National statistics show that South Asian women in Britain are up to three times more likely to commit suicide than their Caucasian counterparts.
Honour abuse often has multiple perpetrators (often women) from the immediate and extended family and sometimes the community at large which makes prosecutions extremely
Human Rights Charity Karma Nirvana hosted their third annual ‘Day of Memory Conference’ on July 14th to remember those lost to honour killings.
Delegates learnt how local and national partners are tackling honour-based abuse and what they are doing to prevent further honour killings in Britain.
Speakers included Karma Nirvana founder and author, Jasvinder Sanghera CBE, Minister for Crime, Safeguarding and Vulnerability, Sarah Newton MP and West Yorkshire’s Police and Crime Commissioner Mark Burns-Williamson amongst others.
Held in conjunction with West Yorkshire Police Crime Commissioner and Leeds City Council the conference presented a unique opportunity for 200 guests to honour the memories of those killed and hear from experts and survivors.
Male and female survivors shared their experiences and explaining how the emotional and physical abuse of honour crimes can quickly escalate to significant risks, disownment and ultimately murder
Delegates were given insight that victims of honour killings are not determined by age, gender, sexuality or religion as well as how to recognise extreme behaviour and best practice in tackling it.
There are an estimated 12 honour killings each year in the UK although the exact number is unknown. In 2016 over 7,000 calls (600 calls per month) were made to Karma Nirvana’s helpline from victims and professionals seeking guidance.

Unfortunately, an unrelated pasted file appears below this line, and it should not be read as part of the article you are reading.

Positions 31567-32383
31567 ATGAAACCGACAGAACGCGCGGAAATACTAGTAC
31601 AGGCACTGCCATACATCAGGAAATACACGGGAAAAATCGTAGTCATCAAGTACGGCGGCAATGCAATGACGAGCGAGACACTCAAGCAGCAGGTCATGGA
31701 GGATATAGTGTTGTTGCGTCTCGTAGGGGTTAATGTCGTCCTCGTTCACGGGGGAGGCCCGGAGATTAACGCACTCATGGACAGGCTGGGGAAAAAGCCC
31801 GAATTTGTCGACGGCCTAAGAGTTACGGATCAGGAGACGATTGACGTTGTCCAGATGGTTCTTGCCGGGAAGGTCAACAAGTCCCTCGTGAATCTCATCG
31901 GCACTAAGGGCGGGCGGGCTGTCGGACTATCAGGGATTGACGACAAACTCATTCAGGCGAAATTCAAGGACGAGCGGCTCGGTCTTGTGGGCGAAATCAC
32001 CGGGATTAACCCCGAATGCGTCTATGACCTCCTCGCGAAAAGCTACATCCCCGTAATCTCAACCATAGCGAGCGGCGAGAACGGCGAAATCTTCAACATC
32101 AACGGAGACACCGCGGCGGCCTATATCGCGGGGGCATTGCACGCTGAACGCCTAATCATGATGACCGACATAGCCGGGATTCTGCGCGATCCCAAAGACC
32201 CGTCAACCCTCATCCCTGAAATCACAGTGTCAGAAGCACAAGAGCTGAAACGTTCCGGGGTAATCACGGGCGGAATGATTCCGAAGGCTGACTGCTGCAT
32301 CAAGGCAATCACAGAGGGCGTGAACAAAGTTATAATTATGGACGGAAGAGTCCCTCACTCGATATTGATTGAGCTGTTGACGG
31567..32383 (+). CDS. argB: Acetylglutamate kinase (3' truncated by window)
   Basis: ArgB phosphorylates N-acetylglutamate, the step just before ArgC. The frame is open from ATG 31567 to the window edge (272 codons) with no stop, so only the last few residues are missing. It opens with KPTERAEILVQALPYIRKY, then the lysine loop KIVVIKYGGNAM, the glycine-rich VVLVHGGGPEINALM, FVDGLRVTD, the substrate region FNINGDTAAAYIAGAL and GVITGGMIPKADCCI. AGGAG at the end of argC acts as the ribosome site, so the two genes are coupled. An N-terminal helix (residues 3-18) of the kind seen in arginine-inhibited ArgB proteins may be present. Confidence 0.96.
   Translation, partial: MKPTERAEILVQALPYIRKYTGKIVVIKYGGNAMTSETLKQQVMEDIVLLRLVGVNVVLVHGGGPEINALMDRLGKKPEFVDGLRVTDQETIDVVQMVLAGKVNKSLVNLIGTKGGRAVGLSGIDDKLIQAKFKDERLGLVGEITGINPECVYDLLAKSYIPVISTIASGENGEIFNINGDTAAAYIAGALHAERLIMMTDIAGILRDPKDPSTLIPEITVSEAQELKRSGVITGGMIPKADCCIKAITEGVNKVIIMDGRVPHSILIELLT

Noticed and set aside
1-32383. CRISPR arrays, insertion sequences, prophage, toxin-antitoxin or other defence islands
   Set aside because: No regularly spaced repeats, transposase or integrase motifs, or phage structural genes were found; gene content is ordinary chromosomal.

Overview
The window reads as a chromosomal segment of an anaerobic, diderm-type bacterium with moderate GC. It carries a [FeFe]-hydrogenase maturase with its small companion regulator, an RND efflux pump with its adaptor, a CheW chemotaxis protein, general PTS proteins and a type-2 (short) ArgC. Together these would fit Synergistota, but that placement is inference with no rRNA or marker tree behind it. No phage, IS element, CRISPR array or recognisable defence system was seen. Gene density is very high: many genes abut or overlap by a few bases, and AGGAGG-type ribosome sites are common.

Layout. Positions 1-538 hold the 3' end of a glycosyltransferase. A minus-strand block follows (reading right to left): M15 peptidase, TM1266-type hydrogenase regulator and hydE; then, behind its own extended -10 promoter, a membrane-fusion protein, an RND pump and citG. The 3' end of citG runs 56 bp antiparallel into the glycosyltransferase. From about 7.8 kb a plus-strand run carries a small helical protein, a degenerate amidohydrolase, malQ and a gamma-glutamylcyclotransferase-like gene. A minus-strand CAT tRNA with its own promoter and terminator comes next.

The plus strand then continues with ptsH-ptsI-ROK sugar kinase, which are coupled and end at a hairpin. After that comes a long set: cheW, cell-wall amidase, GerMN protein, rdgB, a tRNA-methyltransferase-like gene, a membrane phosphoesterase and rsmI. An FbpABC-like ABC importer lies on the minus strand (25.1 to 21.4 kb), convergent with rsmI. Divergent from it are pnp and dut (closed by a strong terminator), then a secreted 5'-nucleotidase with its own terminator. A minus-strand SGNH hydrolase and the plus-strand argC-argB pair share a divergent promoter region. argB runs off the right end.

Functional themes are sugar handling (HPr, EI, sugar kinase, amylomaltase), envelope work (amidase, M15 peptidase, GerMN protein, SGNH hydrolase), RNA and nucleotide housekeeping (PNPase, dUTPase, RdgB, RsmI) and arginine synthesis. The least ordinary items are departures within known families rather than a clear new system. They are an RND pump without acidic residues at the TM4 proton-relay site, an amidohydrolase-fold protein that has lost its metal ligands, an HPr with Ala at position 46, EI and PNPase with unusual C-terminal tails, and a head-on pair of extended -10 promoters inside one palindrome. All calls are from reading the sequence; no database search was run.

The Day of Memory was inspired by Bradford-born Shafilea Ahmed who was murdered by her parents in 2003 after suffering years of abuse for becoming ‘too westernised’. A commemorative birthday cake was presented during the conference to mark what would have been Shafilea’s 31st birthday.
Leeds City Council signed a city pledge and leading the way nationally to become a beacon of best practice developing a strategy and commitment to tackling these abuses across the city and will be the first to commit in this way. It is hoped other councils will follow suit.
Jasvinder Sanghera CBE said: “In almost 25 years of campaigning I have rarely heard from families or communities speaking out against the horror of honour killings, so who remembers the victims?
“Each year on July 14th we do. We celebrate victim’s lives and remember them as the most honourable of beings.”
The UN report that there are approximately 5,000 honour killings around the world each year, though theactual number is believed to be much higher.
Jasvinder Sanghera CBE has been a campaigner for 24 years and is the author of several books including The Sunday Times bestseller, ‘Shame’. She featured in the award-winning documentary ‘Honour Diaries’, and her TEDx talk on YouTube has over 62,000 views.